What is your favourite meal from back home?
The meal I miss most is one of Mom’s dishes, Phutu (pap) and beans with (any kind of meat. When I come home soon, I want to have that as my first meal.

Which go-to spots would you recommend to tourists visiting South Africa?
I would have to say Natal Spa and Resort. It’s a good place to just escape and relax with the family and friends.

What is your favourite thing about South Africa?
Without a doubt, its people. Where I work there are a few South Africans and we speak to each other in IsiZulu, IsiXhosa and Afrikaans. We have a real sense of what it means to be one people as we are so far away from home. When I think of home and the parts that I miss, it’s not the buildings or food or even the nature, it’s the people.

If there is something about South Africa that everyone should experience at least once in their lifetime, what would it be?
There is no one thing that I think people should do but a series of things, like going to the Western Cape and doing some winetasting, going to Clarens and going through Golden Gate and spending a week in the Drakensberg.

 

Diplomatic Ties

By BRICS JOURNAL

10 questions with Gabisile Nkosi, who made Moscow, the capital of the Russian Federation, her home over three years ago. She’s been hard at work as First Secretary: Political at the South African Embassy

“Russia has managed to use and maintain public spaces, like parks, to preserve their history and also for the people to enjoy clean, safe environments.”

  1. How did your move to Russia come about?

I was fortunate enough to be selected by my country to serve the government and people of South Africa as a diplomat in the Russian Federation.

  1. What has been the most challenging adjustment for you?

Learning, or trying to learn, the language. But I’ve learnt that as I acquire the language, everything seems to fall into place. The next big adjustment for me has been the weather – and surviving the long winters. South Africa’s winter is a few months with temperatures well above -10 degrees, so mid-winter breaks to warm destinations are my saving grace, especially in January.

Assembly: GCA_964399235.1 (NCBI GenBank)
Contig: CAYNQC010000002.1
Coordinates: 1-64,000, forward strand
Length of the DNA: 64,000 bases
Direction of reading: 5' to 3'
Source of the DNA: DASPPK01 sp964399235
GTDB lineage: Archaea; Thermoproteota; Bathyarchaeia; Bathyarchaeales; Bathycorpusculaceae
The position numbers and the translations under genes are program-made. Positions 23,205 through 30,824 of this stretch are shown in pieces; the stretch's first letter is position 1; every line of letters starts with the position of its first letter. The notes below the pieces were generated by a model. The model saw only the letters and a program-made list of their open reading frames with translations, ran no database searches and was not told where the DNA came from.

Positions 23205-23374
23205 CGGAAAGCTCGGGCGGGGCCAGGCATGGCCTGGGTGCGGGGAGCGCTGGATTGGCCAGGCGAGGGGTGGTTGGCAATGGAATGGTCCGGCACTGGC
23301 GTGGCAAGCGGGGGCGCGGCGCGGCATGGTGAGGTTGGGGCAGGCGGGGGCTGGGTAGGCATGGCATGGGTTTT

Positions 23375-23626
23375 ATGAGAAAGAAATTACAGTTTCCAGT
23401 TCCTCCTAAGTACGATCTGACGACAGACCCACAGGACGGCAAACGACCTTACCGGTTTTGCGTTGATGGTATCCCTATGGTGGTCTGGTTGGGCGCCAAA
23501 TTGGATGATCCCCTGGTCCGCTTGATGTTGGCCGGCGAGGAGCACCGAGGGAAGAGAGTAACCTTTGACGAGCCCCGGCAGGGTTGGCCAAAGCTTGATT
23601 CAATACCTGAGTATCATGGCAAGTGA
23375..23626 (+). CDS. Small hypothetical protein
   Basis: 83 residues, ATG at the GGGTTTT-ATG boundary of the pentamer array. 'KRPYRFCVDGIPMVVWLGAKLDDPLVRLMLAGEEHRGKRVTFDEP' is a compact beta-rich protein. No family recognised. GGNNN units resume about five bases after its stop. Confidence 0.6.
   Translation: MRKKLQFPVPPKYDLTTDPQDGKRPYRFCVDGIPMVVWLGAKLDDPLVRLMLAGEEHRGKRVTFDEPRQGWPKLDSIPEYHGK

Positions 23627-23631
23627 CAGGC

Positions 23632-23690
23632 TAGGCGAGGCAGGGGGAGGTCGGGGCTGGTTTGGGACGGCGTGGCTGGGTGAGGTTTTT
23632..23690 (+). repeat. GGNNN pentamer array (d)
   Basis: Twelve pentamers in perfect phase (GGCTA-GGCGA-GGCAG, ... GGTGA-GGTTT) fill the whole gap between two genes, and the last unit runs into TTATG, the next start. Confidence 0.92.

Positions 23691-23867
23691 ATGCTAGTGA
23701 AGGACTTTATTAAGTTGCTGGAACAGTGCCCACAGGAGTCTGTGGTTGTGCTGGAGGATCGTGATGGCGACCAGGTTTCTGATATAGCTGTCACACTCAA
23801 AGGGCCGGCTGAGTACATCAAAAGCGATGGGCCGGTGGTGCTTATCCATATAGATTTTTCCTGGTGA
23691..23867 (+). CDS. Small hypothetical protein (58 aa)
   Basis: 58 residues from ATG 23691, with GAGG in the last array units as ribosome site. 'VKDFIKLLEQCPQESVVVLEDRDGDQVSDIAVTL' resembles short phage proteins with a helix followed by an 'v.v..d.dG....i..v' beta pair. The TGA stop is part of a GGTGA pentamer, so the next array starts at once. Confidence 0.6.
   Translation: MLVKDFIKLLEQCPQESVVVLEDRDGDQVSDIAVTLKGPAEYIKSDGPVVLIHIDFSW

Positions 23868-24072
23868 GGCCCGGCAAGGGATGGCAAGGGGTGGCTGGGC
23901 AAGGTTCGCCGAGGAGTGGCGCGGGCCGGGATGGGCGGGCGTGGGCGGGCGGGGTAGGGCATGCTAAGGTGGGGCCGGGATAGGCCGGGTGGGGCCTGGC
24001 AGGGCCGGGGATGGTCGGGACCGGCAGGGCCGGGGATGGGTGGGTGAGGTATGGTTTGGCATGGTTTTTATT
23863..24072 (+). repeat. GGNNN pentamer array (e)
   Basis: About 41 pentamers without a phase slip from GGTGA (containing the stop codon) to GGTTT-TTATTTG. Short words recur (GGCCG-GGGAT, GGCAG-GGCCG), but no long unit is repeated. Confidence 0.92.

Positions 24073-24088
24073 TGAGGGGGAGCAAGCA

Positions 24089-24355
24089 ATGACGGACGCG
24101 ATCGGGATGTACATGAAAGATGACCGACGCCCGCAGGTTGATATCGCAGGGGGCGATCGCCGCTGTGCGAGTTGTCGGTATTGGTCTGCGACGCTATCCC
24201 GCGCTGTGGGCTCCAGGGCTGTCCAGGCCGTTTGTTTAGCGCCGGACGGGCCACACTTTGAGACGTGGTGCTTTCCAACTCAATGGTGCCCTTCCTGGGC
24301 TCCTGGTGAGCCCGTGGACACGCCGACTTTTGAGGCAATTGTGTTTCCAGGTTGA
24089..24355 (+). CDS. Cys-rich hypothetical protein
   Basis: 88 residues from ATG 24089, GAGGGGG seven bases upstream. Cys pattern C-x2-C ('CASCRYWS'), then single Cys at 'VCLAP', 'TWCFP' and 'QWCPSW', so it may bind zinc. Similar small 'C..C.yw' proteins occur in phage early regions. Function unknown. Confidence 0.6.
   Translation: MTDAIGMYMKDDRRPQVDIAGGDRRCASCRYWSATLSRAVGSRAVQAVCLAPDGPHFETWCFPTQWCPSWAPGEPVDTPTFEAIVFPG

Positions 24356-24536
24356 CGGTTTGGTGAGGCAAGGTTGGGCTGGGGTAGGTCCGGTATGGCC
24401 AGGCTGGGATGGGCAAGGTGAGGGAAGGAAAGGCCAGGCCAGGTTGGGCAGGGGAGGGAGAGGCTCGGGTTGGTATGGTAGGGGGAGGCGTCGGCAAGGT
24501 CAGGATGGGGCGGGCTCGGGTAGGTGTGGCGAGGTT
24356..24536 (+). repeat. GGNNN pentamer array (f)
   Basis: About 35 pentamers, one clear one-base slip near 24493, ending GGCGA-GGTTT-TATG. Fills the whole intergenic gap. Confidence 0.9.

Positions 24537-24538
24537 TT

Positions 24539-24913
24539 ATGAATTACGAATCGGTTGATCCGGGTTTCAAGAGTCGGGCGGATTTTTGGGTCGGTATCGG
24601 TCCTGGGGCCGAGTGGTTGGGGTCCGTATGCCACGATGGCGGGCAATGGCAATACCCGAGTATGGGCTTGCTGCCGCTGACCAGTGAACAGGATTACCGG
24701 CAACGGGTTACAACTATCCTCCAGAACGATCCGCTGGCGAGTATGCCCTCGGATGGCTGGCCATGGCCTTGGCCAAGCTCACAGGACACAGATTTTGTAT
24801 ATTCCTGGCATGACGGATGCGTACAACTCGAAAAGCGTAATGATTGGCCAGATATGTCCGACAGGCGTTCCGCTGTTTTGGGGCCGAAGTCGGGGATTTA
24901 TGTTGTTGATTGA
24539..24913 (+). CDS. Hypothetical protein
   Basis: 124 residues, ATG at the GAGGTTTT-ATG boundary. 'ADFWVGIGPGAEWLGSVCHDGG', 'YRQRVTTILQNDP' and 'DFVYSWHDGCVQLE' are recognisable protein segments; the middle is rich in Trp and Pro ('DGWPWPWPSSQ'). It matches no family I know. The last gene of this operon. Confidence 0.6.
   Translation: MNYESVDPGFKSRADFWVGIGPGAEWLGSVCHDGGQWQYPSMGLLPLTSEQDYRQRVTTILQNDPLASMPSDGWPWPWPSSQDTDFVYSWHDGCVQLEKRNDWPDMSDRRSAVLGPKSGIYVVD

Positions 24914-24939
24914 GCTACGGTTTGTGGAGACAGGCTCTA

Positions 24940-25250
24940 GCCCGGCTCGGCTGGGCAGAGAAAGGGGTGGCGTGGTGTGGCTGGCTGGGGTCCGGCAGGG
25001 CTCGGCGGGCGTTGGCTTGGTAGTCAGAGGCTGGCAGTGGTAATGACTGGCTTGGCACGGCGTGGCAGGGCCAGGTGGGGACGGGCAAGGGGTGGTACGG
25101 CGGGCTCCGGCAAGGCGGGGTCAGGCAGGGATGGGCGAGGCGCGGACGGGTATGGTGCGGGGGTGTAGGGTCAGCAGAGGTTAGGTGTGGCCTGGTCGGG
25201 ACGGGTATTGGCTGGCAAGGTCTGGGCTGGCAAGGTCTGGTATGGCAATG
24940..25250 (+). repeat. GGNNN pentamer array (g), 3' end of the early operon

1. Are South Africans very different from Russians?

My first impression of the Russian people was that they were very different to South Africans. Moscow is a big city and people seemed to be very busy and had no time to stop and help someone who’s lost, never mind chat to them. In South Africa people seem to have time to assist with absolutely anything everything. They often end up chatting to the point of being an instant friend, which could be too much for other people.

With time and learning the language I realised that there are plenty of similarities between South Africans and Russians. We are both family focused and characters within families remain the same. As an example, Russian babushkas (grandmothers) are just like South African gogos and will always ask: “When are you getting married or having children?” This was not rude to me because that’s what our grannies do. Another similarity is that they also always want to feed you.

The younger people speak English and they are always very happy to find someone they can practise with and very international with regards to music, movies and social media. There are many similarities among the youth in terms of challenges and experiences.

We are different in that at first sight South Africans are super warm and friendly, but Russians seem cold and scary. Expats all notice that Russians don’t smile on their first arrival in Russia. But with time they warm up, and relationships are built and nurtured over time – and you end up having friends for life.

Read more at BRICS JOURNAL…